You May Have Trouble Calling Us
We are experiencing technical problems receiving incoming phone calls. We apologize for the inconvenience. Please send us an email to SEKI_Interpretation@nps.gov or check the "More" link for trip-planning information. More »
Call for Current Status of The Generals Highway "Road Between the Parks"
The section of road between Lodgepole (Sequoia) and Grant Grove (Kings Canyon) will close with the first significant snowstorm after Jan. 6, 2014, and is expected to remain closed through Apr. 15, 2014. Call 559-565-3341 (press 1, 1) for 24-hour status. More »
Be Prepared! Tire Chains or Cables May Be Required in the Parks at Any Time
All vehicles must carry chains or cables when entering a chain-restricted area. It's the law (CA Vehicle Code, Section 605, Sections 27450-27503). Road conditions may change often. For road conditions, call 559-565-3341 (press 1, 1). More »
Vehicle Length Limits in Sequoia National Park (if Entering/Exiting Hwy 198)
Planning to see the "Big Trees" in Sequoia National Park? If you enter/exit via Hwy. 198, please pay close attention to vehicle length advisories for your safety and the safety of others. More »
A total of 77 mammal species are known occur in Sequoia and Kings Canyon National Parks. An additional 13 species, such as the wolverine, Sierra Nevada red fox, and black-tailed hare may also be present but exist in such low densities that their status is unconfirmed. Commonly observed species include yellow-bellied marmots, mule deer, pika, and several species of squirrels, such as California ground squirrels, Douglas squirrels, golden-mantled ground squirrels, and Western gray squirrels. Most mammals however, are secretive and nocturnal and they are rarely seen by park visitors. Examples include ringtails, spotted skunks, short-tailed weasels, and mountain lions. You can help the parks learn more about such species by obtaining a wildlife observation card at any visitor center and describing the species you observe during your visit.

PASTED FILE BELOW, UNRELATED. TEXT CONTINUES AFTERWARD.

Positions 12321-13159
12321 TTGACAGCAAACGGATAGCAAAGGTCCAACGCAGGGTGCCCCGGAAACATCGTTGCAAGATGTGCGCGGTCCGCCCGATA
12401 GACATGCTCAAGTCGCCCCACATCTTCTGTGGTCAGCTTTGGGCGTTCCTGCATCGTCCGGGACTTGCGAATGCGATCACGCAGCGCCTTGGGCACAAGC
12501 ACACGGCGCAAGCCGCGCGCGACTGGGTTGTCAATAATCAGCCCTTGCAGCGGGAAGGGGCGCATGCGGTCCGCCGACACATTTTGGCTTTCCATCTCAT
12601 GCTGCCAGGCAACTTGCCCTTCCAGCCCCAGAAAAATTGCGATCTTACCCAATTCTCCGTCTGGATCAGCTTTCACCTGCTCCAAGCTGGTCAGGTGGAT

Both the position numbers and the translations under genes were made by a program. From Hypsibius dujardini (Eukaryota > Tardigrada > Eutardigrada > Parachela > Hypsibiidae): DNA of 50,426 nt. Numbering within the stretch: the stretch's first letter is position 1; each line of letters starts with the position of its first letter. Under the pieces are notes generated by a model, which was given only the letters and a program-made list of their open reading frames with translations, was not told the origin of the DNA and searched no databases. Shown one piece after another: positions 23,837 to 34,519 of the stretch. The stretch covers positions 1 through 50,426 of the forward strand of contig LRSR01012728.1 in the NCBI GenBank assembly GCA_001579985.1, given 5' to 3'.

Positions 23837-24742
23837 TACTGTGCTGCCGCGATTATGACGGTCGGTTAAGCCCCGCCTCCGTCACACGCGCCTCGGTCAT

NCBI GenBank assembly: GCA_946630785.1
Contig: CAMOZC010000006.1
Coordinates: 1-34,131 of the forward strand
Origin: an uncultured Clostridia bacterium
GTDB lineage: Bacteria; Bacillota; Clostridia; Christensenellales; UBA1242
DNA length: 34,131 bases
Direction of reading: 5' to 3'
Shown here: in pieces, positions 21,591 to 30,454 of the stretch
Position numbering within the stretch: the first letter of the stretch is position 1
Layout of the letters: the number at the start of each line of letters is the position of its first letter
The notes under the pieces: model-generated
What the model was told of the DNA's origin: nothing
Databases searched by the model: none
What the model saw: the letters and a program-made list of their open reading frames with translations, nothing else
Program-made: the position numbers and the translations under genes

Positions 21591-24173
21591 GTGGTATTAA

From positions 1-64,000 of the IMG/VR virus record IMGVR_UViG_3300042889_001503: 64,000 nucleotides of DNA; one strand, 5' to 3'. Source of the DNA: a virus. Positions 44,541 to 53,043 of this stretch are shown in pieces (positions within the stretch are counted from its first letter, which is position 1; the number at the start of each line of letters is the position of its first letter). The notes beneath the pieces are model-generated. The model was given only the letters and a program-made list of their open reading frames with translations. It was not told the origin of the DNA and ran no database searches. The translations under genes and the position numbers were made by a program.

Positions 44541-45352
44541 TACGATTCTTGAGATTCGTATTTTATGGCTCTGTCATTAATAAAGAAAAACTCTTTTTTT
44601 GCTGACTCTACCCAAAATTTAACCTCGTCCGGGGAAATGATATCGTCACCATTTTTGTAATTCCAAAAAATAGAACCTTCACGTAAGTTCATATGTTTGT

Finally, the mammalian fauna of these parks is not as complete as it once was. The wolverine may no longer be present, but occasionally visitors report seeing them. However, there has been no verifiable evidence of them in many decades. The same is true for the elusive Sierra Nevada red fox. One species that we know for certain has been lost is the grizzly bear. Although grizzly bears were once abundant throughout California, they were exterminated by the 1920's. According to one account, the last grizzly bear seen in California was in 1924 in Sequoia National Park.
Did You Know?
The 16 steep, narrow road miles from Ash Mountain to Giant Forest include 130 curves and 12 switchbacks. A vehicle-length advisory of 22 feet (6.7 m) is suggested for the 12 steepest miles within that stretch.